Improving Usability and Accessibility of the Web with Eye Tracking[go to overview]
The Web is an essential component of moving our society to the digital age. We use it for communication, shopping, and doing our work. Most user interaction in the Web happens with Web page interfaces. Thus, the usability and accessibility of Web page interfaces are relevant areas of research to make the Web more useful. Eye tracking is a tool that can be helpful in both areas, performing usability testing and improving accessibility. It can be used to understand the users’ attention on Web pages and to support usability experts in their decision-making process. Moreover, eye tracking can be used as an input method to control an interface. This is especially useful for people with motor impairment, who cannot use traditional input devices like mouse and keyboard. However, interfaces on Web pages become more and more complex due to dynamics, i.e., changing contents like menus and carousels. We need general approaches to comprehend for dynamics on Web pages, allowing for efficient usability analysis and enjoyable interaction with eye tracking. In the first part of this thesis, we report our work on improving the gaze-based analysis of dynamic Web pages. Eye tracking can be used to collect the gaze signals of users, who browse a Web site and its pages. The gaze signals show a usability expert what parts in the Web page interface have been read, glanced, or skipped. The aggregation of gaze signals allows a usability expert insight into the users’ attention on a high-level, before looking into individual behavior. For this, all gaze signals must be aligned to the interface as experienced by the users. However, the user experience is heavily influenced by changing contents, as these may cover a substantial portion of the screen. We delineate unique states in Web page interfaces including changing contents, such that gaze signals from multiple users can be aggregated correctly. In the second part of this thesis, we report our work on improving the gaze-based interaction with dynamic Web pages. Eye tracking can be used to retrieve gaze signals while a user operates a computer. The gaze signals may be interpreted as input controlling an interface. Nowadays, eye tracking as an input method is mostly used to emulate mouse and keyboard functionality, hindering an enjoyable user experience. There exist a few Web browser prototypes that directly interpret gaze signals for control, but they do not work on dynamic Web pages. We have developed a method to extract interaction elements like hyperlinks and text inputs efficiently on Web pages, including changing contents. We adapt the interaction with those elements for eye tracking as the input method, such that a user can conveniently browse the Web hands-free. Both parts of this thesis conclude with user-centered evaluations of our methods, assessing the improvements in the user experience for usability experts and people with motor impairment, respectively.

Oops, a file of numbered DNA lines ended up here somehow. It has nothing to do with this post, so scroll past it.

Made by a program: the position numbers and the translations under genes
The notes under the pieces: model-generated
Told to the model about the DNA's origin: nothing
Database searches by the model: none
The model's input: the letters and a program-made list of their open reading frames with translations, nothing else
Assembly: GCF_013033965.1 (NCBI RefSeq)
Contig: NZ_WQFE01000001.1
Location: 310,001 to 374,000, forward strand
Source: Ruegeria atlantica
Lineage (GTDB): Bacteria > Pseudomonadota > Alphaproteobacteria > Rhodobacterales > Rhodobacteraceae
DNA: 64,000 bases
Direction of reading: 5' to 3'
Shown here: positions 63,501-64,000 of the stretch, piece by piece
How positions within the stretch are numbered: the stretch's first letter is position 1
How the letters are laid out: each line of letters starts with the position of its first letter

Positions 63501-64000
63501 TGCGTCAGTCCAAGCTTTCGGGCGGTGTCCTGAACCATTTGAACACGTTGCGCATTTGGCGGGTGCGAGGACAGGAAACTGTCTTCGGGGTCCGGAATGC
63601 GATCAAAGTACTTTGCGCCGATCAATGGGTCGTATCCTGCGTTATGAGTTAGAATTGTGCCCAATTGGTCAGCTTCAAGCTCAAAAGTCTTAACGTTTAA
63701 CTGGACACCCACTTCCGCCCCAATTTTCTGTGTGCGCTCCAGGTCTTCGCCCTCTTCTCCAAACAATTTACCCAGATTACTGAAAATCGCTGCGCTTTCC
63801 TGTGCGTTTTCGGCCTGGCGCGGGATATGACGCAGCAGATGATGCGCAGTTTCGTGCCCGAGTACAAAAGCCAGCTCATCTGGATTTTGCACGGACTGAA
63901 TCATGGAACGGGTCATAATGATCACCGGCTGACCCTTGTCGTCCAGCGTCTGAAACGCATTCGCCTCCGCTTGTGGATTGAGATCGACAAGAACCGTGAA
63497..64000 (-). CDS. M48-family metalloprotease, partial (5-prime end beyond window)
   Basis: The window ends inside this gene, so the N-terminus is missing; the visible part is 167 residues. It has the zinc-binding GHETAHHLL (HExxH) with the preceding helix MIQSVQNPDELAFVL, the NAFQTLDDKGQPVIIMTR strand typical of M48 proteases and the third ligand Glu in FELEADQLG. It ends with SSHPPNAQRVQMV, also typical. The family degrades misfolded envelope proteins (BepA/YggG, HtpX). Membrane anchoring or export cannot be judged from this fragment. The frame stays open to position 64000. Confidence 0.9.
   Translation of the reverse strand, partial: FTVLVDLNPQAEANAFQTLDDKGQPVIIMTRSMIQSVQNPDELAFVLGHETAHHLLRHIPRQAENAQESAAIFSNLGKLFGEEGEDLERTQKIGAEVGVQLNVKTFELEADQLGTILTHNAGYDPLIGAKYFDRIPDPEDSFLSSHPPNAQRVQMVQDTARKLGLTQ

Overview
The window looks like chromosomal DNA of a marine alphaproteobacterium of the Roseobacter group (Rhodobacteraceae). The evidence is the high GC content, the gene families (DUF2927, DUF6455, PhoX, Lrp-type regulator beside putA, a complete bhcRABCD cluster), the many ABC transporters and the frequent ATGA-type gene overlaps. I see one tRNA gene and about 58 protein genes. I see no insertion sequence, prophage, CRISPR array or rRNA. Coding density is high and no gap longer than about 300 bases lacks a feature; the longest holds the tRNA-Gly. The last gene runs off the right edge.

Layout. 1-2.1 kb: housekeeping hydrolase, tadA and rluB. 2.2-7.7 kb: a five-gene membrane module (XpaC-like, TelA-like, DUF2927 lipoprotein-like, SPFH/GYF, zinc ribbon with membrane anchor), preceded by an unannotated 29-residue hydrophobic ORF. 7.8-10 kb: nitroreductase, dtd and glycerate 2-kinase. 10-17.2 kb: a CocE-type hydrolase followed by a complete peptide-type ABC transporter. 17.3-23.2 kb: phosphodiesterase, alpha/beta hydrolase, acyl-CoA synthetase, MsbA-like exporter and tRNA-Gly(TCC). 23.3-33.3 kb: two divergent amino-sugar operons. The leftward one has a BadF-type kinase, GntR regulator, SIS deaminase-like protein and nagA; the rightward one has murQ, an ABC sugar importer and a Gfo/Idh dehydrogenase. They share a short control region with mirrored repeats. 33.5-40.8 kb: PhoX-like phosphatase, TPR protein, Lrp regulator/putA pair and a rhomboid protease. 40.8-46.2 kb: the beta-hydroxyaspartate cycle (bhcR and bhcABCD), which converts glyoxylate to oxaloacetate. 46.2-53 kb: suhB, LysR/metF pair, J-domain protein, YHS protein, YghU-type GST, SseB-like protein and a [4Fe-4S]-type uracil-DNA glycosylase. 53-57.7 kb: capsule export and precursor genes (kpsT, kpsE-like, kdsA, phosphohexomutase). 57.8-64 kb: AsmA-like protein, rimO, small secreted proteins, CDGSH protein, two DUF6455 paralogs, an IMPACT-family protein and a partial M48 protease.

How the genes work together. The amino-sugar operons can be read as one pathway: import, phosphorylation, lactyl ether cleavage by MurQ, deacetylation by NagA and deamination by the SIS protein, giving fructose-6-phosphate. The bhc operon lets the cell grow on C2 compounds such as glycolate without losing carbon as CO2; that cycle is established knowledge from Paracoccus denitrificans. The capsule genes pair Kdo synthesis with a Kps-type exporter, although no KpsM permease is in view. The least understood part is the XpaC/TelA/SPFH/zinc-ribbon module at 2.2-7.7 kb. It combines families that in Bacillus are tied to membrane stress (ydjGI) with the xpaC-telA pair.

16.02.21 - 10:15
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